Running the New York City Marathon for Myasthenia Gravis Awareness
  • Set Text Size  


Running the NYC Marathon for a World without Myasthenia Gravis

Running the NYC Marathon for a World without Myasthenia Gravis

By Kate Stober

Zackary Frankel is one of those people who goes all in. When he picked up running about 10 months ago, he didn’t go on casual jogs – he entered the lottery for a spot in the New York City marathon. When he found out he had a spot, he didn’t merely want to run – he wanted to run for a purpose.


Enter his girlfriend, Julie Gordon. Julie was diagnosed with myasthenia gravis in July 2019, a year before she and Zack met. Although her MG was stable for about two years, she had a difficult flair up last winter. Experiencing that alongside her, Zack saw first-hand how MG can turn a person’s life upside down. He decided to run the marathon for MG awareness and in support of the MGFA’s vision of “A World Without MG.”


MGFA sat down with Zack and Julie to talk about the marathon and why supporting the MGFA matters to them both.


What made you decide to run for myasthenia gravis awareness?


Zack: Running is something I’ve always wanted to do. This will be my first marathon. I’ve never done anything like this before, but I’m very into trying new things, and I knew I wanted to do the race for a good cause. I wanted to support a cause that was a little more personal to me, and Julie’s MG is definitely one of those. She was diagnosed about a year before we met. She told me all about MG and her flare ups. She found it hard to talk about it originally but got more comfortable and told me about the symptoms and what the average person deals with every day. It’s definitely very difficult when she is having a relapse, though the majority of the time she’s ok with no symptoms.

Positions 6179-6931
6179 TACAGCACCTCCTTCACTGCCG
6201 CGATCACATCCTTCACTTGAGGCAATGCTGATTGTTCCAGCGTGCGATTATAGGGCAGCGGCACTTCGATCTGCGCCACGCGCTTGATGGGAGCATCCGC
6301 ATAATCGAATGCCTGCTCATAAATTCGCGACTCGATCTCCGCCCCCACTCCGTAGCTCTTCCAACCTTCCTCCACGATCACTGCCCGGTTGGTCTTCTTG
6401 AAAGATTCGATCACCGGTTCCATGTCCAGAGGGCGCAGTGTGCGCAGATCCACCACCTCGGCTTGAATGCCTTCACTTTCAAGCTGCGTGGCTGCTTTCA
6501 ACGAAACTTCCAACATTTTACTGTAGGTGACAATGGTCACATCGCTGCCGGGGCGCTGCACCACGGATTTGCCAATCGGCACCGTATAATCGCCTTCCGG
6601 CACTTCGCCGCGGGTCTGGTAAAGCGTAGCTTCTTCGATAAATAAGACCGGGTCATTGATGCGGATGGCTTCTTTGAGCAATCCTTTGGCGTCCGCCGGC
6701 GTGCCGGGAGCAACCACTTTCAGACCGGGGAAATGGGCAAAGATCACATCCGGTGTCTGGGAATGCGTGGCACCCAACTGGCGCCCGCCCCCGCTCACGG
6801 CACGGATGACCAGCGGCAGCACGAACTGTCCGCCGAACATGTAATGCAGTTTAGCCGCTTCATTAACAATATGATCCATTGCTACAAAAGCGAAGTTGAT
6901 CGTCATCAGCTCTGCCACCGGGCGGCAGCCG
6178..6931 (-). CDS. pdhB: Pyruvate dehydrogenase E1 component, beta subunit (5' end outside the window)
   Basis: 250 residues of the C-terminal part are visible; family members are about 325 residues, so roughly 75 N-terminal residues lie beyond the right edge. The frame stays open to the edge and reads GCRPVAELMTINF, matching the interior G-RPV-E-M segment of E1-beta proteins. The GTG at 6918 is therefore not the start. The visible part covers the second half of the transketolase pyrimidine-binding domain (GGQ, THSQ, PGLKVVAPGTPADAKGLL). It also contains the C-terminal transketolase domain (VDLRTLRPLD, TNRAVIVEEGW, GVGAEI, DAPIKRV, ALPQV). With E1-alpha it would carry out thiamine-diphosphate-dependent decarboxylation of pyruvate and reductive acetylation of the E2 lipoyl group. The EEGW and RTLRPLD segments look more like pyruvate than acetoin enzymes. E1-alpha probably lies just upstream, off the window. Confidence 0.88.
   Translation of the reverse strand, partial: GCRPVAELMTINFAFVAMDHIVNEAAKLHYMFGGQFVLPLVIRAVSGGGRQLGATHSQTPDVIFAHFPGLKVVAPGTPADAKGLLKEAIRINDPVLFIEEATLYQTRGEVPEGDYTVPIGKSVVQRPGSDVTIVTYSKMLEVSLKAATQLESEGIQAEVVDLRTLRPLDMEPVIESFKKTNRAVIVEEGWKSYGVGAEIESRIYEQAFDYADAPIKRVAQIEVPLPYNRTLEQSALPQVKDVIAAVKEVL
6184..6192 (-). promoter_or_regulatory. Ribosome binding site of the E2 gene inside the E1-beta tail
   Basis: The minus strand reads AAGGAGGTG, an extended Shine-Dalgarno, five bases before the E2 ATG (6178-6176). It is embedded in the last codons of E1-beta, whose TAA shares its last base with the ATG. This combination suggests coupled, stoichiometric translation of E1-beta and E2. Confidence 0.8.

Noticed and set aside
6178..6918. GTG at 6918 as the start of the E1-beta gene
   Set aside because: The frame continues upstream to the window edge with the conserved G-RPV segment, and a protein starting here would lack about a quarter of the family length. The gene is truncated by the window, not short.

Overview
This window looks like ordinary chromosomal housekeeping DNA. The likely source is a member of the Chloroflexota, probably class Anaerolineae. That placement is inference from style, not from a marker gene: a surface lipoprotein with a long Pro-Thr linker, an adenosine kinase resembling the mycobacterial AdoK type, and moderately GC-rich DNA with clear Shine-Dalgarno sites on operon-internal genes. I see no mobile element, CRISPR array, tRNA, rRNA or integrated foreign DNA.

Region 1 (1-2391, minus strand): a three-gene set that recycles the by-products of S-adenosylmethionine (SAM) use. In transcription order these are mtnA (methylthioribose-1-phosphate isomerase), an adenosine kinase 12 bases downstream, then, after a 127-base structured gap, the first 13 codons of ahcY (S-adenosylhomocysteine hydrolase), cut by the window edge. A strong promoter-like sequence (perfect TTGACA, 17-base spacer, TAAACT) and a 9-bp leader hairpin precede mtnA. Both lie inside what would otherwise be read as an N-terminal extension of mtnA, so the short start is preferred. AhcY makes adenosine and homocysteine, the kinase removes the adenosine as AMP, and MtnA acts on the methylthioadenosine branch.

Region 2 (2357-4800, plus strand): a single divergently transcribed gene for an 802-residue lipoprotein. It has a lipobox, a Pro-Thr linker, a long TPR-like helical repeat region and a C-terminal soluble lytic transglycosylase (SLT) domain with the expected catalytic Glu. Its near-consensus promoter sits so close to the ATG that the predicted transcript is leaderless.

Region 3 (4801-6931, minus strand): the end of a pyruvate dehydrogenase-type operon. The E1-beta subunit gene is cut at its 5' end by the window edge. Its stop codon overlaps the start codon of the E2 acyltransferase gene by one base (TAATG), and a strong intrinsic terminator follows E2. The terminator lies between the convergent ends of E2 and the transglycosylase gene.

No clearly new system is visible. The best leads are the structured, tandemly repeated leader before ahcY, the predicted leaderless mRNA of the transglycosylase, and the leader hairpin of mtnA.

Julie, how did you feel when you heard what Zack was doing?


Julie: I think I cried when he told me or when I read the blurb on the fundraising page.


Zack: You cried both times!


Julie: My myasthenia gravis is something only my immediate circle knows about. I used to be really vocal when I was first diagnosed, and then during remission it kind of left my brain. But I had a major relapse last November through April, with droopy eyes, smile stuff, double vision, all that. Zack saw it all because we had just moved in together. He went to walk the dog and came back with two eye patches – one for him and one for me. That’s all anyone can ask for when they’re going through a crisis, that you have a support system and a partner who tries to understand and be willing to walk out with an eye patch when he doesn’t have to.


Why is it important for you to give back?


Zack: Finding a cure for MG would be the ultimate goal, so supporting the MGFA really resonated. I hope to bring awareness of what MG is to people.


Julie: The first thing I was told when I was diagnosed was that it’s manageable, but there’s no cure. Hearing that when you’re first diagnosed… “This is forever”… Not knowing when a flareup is going to happen is something I’m constantly worried about. Different life events come up, you don’t know if you can go. It’s a constant almost trauma. The thought of more people knowing about it and increasing treatment options that will work better long-term is my why.


Want to support Zack’s quest to run 26.2 miles for myasthenia gravis awareness? Make a gift to his fundraiser!

Share this article


Search The Blog



Filter by Categories

Donate Now